She waits for her parents to come, as they always have. “Mummy said to me, ‘Daddy and I will be there.’ I am a good girl and our family is four. I don’t want to wait here because I don’t like it but I am supposed to watch Stick when Mummy is not here. I am not old enough to be a babysitter because that is a girl who has long hair and her jeans go loose around her shoe and nail polish that is pink like a pink popsicle except dark. I want nail polish but Mummy says no and I can’t babysit yet so I just have to watch Stick. I don’t know how long until Mummy and Daddy come.” But the reader knows they can’t come.
I read this in one sitting on holiday.

If you like this, try:-
‘Barkskins’ by Annie Proulx
A Sudden Light’ by Garth Stein
At the Edge of the Orchard’ by Tracy Chevalier

And if you’d like to tweet a link to THIS post, here’s my suggested tweet:
THE BEAR by @clairecameron #bookreview via @SandraDanby http://wp.me/p5gEM4-P5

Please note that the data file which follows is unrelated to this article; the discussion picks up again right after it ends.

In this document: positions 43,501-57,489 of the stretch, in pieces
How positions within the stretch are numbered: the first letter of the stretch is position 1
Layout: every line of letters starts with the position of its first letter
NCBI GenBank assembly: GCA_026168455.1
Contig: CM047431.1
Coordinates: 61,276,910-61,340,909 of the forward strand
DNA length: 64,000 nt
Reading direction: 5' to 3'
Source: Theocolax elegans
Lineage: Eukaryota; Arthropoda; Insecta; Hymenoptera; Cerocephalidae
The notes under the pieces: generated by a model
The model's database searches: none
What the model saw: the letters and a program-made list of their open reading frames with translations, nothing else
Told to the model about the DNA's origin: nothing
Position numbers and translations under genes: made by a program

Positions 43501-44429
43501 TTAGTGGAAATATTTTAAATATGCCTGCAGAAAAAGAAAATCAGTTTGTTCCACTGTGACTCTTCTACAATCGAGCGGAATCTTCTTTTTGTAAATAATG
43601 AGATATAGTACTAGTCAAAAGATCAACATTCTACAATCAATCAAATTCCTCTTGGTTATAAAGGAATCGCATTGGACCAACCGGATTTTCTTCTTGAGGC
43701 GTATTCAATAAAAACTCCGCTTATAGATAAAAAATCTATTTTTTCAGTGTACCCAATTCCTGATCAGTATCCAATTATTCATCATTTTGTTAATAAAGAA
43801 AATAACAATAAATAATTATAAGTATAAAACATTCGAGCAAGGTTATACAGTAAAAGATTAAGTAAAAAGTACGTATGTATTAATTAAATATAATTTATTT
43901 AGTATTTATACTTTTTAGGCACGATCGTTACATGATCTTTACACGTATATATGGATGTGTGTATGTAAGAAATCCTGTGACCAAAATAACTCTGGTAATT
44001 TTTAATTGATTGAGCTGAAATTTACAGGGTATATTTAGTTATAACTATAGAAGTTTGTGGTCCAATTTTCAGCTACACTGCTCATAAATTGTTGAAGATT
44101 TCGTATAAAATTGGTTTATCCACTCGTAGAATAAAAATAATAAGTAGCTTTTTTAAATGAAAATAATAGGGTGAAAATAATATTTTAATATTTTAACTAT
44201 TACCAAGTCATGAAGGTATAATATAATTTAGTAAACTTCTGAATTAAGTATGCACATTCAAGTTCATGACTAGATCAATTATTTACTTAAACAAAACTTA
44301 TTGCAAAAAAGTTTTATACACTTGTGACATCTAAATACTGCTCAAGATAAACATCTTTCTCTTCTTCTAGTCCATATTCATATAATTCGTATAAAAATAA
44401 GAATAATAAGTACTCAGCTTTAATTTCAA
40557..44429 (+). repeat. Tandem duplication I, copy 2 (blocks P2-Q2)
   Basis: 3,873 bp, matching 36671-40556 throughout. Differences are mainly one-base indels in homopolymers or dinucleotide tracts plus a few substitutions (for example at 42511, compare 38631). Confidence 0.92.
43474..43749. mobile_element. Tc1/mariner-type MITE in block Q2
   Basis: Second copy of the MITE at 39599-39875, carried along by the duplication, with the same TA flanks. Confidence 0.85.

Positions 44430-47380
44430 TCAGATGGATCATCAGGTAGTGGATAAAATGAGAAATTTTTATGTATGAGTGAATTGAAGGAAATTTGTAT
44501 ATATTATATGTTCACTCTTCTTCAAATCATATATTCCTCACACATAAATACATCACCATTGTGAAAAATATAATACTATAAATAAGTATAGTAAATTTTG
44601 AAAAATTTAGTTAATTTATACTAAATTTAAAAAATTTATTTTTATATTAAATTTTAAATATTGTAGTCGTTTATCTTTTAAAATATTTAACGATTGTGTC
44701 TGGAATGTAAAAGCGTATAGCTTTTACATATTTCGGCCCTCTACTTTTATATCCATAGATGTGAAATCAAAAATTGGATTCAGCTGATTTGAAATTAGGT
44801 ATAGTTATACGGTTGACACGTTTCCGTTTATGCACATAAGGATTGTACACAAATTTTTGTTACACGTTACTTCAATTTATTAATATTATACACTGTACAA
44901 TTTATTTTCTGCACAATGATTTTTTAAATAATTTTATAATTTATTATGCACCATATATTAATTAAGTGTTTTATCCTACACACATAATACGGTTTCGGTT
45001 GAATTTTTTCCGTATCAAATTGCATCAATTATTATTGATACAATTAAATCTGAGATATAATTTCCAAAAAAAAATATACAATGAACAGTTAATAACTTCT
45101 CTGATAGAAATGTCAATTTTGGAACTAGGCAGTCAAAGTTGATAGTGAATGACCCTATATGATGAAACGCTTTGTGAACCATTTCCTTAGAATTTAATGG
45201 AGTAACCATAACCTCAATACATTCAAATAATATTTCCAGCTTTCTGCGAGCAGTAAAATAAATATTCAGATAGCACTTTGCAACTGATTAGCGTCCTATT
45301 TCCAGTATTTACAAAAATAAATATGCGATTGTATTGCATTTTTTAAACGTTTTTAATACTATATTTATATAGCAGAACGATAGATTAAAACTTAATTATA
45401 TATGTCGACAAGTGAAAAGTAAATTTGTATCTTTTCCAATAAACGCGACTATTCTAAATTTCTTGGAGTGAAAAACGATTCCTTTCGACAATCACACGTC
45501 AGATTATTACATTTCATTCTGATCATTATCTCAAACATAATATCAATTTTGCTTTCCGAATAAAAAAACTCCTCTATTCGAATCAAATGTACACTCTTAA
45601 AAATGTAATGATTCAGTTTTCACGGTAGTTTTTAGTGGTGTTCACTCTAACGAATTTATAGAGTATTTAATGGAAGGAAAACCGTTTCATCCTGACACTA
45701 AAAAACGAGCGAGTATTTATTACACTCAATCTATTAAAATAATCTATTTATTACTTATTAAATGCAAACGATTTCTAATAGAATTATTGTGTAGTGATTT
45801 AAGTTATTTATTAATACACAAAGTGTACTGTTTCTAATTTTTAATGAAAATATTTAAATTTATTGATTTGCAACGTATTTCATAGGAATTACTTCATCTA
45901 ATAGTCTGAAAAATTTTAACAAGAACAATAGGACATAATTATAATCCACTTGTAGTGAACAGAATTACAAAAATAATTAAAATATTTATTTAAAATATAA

#BookReview ‘The Cheesemaker’s House’ by @JaneCable #contemporary #romance

The Cheesemaker’s House, the debut novel by Jane Cable, starts with a mystery and turns into a ghost story. After her divorce, Alice moves with her dog William to a village in North Yorkshire. Newly-arrived, she walks the dog beside the River Swale and sees a naked swimmer. She watches, feeling like a voyeur but unable to leave. Then suddenly he disappears. Jane CableFeeling guilty that she didn’t search, or call for help, she drives into town where she goes into a coffee shop down a side street. And is served by the mysterious swimmer. Disturbed by his presence and at the same time attracted to him, she cannot work out how he left the river without her seeing or how he got to town before her.
This first mystery is followed by others, competently handled by this first-time author who draws a fond picture of life in rural North Yorkshire. My only minor quibble would be that for three-quarters of the book, the meaning of the book’s title was lost on me.

Read my reviews of these other novels by Jane Cable:-

If you like this, try:-
‘The House at the Edge of the World’ by Julia Rochester
‘Butterfly Barn’ by Karen Power
‘Somewhere Inside of Happy’ by Anna McPartlin

And if you’d like to tweet a link to THIS post, here’s my suggested tweet:
THE CHEESEMAKER’S HOUSE by @JaneCable #bookreview via @SandraDanby https://wp.me/p2ZHJe-4bw